Felix Kohlgrüber05/27/2019, 6:15 PM
Daniel Hines05/27/2019, 6:30 PM
Doug Moen05/27/2019, 6:47 PM
shalabh05/27/2019, 7:08 PM
(computer displays a text list)
You could use language to further edit the behavior via the projection
show all causality paths that connect event E to any effect on entity Y
(computer shows options that would do this, and a summary unrelated effects each option would have, including tests/constraints that would now fail)
try remove path 3
Above is a text-only interaction example where there is the notion of 'stored text programs' doesn't exist. You just modify the stored behavior via some text query language. It could also be imagined as a hybrid text/graphical with button clicks instead of text queries, etc.
There's many different dimensions when discussing text. 'Interacting via text' doesn't have to imply 'store a large text expression as the program'. In fact many visual interaction mediums also use text in a bunch of places.
apply option 2
Dan Cook05/27/2019, 8:08 PM
For a program (or part of it) that draws shapes, that's better "programmed" by drawing shapes.I've heard this argument many times, and I agree the some facets of it, but... It suggests that a program that is about generating text is better programmed by writing text. It suggests that a program about making sound is better programmed by.. playing an instrument? The logic breaks down pretty quickly when you start looking at more wild examples. It puts visual languages into a box that they never seem to grow out of — "Sure, they're good when you're working with visual stuff — artsy stuff — but they aren't good when making an [ETL pipeline / SaaS app / PoS terminal / etc]." I think this is a bit of No True Scotsman. I'd argue that the reason many visual programming languages are made for artistic uses is not because VPLs are well suited to graphics, but rather because there's some classism going on — "real" text programming for real programmers, and "that VPL stuff" for non-programmers. After all, one of the richest VPLs is Max/MSP — a tool primarily for working with sound, not imagery. ---- Other than that one line, I agree with everything else you said, and I know that in general we're on the same page about all this stuff. I'm just trying to point out a weird critique that comes up pretty regularly that doesn't seem to hold water.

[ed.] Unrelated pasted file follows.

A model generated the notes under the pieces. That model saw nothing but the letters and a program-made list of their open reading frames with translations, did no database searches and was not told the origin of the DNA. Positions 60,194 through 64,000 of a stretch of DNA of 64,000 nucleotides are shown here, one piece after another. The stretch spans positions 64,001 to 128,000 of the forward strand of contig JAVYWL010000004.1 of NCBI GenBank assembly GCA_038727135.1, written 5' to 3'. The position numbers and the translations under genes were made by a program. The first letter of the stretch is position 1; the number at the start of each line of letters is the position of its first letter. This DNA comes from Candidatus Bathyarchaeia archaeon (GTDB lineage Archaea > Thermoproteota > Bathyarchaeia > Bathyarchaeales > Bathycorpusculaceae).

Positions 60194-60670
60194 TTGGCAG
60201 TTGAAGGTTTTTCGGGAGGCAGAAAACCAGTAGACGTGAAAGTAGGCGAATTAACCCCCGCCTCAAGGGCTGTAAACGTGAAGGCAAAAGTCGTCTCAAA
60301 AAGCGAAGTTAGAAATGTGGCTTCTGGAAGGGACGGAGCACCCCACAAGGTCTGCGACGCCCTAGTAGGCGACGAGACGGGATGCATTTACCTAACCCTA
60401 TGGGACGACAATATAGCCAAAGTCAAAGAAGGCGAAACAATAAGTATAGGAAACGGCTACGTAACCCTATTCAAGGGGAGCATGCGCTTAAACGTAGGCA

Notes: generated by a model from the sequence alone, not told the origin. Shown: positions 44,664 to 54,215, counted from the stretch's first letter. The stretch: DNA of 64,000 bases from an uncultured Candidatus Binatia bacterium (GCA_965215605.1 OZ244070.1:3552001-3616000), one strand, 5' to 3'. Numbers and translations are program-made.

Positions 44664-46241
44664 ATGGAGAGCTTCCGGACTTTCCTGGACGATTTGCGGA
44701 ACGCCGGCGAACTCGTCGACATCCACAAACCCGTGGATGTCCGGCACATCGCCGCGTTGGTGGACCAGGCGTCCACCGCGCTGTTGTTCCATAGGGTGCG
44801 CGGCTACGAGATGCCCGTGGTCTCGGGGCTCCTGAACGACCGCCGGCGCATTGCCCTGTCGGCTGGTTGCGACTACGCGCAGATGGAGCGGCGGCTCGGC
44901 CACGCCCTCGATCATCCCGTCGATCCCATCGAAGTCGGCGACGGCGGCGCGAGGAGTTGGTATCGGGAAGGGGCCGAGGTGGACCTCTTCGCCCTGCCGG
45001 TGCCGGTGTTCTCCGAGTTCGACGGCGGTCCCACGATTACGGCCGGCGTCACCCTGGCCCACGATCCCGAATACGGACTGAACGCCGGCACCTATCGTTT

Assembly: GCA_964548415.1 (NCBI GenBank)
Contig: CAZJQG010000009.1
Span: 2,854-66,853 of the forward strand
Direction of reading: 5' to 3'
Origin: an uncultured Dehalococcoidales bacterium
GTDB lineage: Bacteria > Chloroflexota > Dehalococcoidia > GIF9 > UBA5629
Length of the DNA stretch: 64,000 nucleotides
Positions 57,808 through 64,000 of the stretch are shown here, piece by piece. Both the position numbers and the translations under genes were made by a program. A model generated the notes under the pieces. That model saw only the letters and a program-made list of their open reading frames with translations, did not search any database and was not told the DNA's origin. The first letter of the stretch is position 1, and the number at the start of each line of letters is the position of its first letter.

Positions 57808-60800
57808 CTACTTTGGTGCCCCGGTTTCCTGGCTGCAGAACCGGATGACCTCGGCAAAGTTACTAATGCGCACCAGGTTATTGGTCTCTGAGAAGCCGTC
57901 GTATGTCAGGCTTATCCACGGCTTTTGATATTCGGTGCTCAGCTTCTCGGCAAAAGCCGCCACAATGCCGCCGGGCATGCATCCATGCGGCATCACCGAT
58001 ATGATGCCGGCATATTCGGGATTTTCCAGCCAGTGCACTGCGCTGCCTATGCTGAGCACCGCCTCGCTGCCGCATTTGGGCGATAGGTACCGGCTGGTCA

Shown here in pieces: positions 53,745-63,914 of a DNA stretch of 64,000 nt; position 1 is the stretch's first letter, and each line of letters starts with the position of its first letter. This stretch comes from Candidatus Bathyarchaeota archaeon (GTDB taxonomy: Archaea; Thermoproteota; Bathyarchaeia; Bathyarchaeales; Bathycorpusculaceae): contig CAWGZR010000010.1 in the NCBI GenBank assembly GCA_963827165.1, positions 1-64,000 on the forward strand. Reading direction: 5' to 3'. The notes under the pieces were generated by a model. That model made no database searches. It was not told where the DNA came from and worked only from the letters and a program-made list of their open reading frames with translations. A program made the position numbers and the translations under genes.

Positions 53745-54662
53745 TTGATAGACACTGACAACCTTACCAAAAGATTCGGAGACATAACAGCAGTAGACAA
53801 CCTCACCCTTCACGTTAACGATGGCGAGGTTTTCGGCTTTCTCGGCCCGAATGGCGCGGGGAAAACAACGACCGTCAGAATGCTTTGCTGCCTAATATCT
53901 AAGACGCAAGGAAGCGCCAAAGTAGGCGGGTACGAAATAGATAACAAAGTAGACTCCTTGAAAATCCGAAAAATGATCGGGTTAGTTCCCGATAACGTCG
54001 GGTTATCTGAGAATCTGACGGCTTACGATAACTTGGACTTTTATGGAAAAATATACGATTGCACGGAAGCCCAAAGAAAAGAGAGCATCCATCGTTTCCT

wtaysom05/28/2019, 1:06 AM
Dan Cook05/28/2019, 1:27 AM
Doug Moen05/28/2019, 2:09 AM
wtaysom05/28/2019, 2:19 AM
it, etc. However, a little experience has taught us all that there's nothing "just" about text encodings. So even the text itself (let alone programs written in text) require quite a bit of tooling.
Doug Moen05/28/2019, 2:56 AM
Doug Moen05/28/2019, 8:49 PM
jonathoda05/28/2019, 8:53 PM
Doug Moen05/28/2019, 9:15 PM
only exists because of syscalls built into Unix for working with ASCII. Rather surprisingly, I recently discovered that Unix was originally designed as a word-processing and type-setting system: https://web.archive.org/web/20190421021112/http://zge.us.to/txt/unix-harmful.html. A slightly different historical path may well have given us a very different set of primitive operations for text.
shalabh05/28/2019, 9:48 PM
Felix Kohlgrüber05/29/2019, 1:08 PM
shalabh05/29/2019, 4:50 PM
Dan Cook05/29/2019, 7:58 PM
wtaysom05/31/2019, 2:46 AM
wtaysom05/31/2019, 6:32 AM
gman05/31/2019, 9:18 AM